While the (re)embrace of social issues and the reimagining of romantic love were crucial shifts in the 1990s, some soaps moved in the opposite direction, pushing ever further away from the issues of the day, and at times from progressive shifts in representation. The most infamous such case appeared on Days of Our Lives, where in 1994 and 1995 heroine Marlena Evans was possessed by the devil. Created by head writer James E. Reilly, who had been experimenting with increasingly over-the-top narratives since he joined the soap in late 1992, it was a story designed to stand out at a time of declining economic fortunes for daytime drama. The story aired amid a peak of politically conservative backlash against the Clinton presidency, magnified in the rightward swing of the 1994 midterm election and the religiously tinged rhetoric of “values” associated with politicians like Newt Gingrich and William Bennett. Also significant is the airing of the plot amid the media sensation of O.J. Simpson’s murder trial, which caused frequent disruptions to the daytime schedule and offered a compelling reality that could seem as sensational and bizarre as what was happening to Marlena. The Days Of Our Lives story helped to keep fans engaged amid this distraction, but that engagement was not entirely favorable, as viewers struggled to reconcile the story line with the soap opera they thought they knew. The story’s politics of representation were part of this discomfort, as Days Of Our Lives ’s engagement with the devil and focus on Christian religiosity offered more a backlash against gender equity than progress toward it. Despite the potential to enjoy the story’s campy excess, the narrative extremity of Marlena’s possession was rooted in especially conservative values.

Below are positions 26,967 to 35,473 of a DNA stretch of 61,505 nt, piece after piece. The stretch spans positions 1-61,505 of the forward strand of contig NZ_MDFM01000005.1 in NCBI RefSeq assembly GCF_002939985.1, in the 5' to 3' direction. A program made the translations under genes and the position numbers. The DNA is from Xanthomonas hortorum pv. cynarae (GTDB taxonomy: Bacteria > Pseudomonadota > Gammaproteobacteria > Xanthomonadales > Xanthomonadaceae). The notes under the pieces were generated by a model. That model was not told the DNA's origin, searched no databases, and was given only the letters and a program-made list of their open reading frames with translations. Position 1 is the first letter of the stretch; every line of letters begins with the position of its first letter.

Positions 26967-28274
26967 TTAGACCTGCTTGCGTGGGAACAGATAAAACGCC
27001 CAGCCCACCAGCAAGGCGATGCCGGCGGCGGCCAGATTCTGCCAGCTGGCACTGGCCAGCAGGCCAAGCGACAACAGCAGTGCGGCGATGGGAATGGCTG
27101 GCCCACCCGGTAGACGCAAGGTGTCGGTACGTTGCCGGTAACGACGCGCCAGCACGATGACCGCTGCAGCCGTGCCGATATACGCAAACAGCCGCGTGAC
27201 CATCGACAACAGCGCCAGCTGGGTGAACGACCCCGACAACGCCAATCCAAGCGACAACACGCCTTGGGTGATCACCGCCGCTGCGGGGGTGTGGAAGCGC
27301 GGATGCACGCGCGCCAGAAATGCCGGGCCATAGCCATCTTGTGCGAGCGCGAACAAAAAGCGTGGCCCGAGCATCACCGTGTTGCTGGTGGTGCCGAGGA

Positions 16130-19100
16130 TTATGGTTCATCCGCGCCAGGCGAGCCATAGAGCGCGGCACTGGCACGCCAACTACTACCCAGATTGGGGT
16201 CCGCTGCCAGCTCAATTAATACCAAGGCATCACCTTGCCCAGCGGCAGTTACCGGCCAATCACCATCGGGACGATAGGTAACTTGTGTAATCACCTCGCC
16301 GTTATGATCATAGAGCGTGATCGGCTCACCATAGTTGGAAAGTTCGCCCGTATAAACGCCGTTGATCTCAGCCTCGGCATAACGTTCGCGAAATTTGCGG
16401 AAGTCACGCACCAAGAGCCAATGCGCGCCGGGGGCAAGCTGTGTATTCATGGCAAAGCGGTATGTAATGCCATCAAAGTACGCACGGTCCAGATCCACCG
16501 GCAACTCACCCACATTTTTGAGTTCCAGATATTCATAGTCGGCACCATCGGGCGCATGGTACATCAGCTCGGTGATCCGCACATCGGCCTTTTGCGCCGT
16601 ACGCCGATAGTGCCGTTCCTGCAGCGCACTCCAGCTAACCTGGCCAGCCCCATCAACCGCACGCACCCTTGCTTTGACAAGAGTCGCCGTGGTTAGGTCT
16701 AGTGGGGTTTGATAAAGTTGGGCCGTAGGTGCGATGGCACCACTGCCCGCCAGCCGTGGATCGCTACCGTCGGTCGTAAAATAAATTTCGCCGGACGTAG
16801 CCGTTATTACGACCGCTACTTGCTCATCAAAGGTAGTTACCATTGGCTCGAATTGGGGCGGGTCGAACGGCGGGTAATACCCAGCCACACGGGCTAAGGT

The story conformed to features of the super-couple era in certain respects. While Marlena is the most directly affected, the threat the devil poses is to the whole community of Salem and is instigated by the serial’s reigning villain, Stefano DiMera, who puts Marlena under a spell that unwittingly makes her vulnerable to possession. In November 1994, before the audience or anyone in Salem understands what has happened to Marlena (she is mysteriously ill), the community faces acts of anti-Christian vandalism: statues in a Catholic church are destroyed, a public Christmas tree and the toy drive beside it set on fire. The police dub the vandal “The Desecrator,” a “very disturbed individual [who] will stop at nothing to ruin Christmas.” Indeed, when setting fire to a church, the Devil-Marlena bellows, “I. Will. Not. Let. God. Win!” The soaps had centered suspenseful stories around threats to the community frequently in the 1980s, the super-couples working in concert with others to save the day. But this threat was different, surpassing the menace of a villain like Stefano and posing a more elemental, spiritual danger, one that even Stefano himself comes to fear. As the devil would soon announce, the goal was to “discredit the church and destroy people’s faith,” to dismantle the moral authority of religious belief.14 Such a menace seemed to have more in common with the fears promoted by 1980s televangelists — their neoconservative values continuing to push against the purported immorality of the Clintons in the mid-nineties — than with the bad guys fought by the eighties super-couples.